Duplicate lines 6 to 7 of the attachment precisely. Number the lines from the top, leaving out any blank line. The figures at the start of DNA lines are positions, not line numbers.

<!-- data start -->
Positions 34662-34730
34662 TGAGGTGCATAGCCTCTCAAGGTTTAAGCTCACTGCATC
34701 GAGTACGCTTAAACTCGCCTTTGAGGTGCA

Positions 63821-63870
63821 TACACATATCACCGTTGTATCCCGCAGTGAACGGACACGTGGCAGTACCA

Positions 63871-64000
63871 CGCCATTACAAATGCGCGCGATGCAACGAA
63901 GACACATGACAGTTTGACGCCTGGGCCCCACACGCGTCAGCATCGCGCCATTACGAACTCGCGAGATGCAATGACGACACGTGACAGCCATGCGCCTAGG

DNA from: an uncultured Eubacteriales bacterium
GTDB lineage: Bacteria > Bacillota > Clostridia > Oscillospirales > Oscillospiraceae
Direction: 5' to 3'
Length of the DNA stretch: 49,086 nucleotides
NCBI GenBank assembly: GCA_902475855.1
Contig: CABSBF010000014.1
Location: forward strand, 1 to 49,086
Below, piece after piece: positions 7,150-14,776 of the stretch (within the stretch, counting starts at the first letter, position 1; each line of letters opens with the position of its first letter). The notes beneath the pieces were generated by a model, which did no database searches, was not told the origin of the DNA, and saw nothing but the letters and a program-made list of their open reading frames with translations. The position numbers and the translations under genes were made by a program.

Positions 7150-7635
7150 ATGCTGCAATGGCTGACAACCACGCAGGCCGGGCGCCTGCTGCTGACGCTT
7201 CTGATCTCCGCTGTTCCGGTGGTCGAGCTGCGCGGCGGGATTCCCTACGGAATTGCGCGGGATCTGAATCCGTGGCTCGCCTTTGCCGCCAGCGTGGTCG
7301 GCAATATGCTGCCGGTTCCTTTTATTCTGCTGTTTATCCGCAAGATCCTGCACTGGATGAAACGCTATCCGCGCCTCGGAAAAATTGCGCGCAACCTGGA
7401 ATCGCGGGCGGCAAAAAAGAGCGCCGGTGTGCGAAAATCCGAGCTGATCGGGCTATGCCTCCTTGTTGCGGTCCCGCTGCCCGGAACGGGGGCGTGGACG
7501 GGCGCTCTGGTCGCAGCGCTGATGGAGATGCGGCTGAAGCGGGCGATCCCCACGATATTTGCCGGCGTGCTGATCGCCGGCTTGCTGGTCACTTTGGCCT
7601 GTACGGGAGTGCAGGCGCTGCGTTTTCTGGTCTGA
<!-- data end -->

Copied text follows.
Positions 63871-64000
63871 CGCCATTACAAATGCGCGCGATGCAACGAA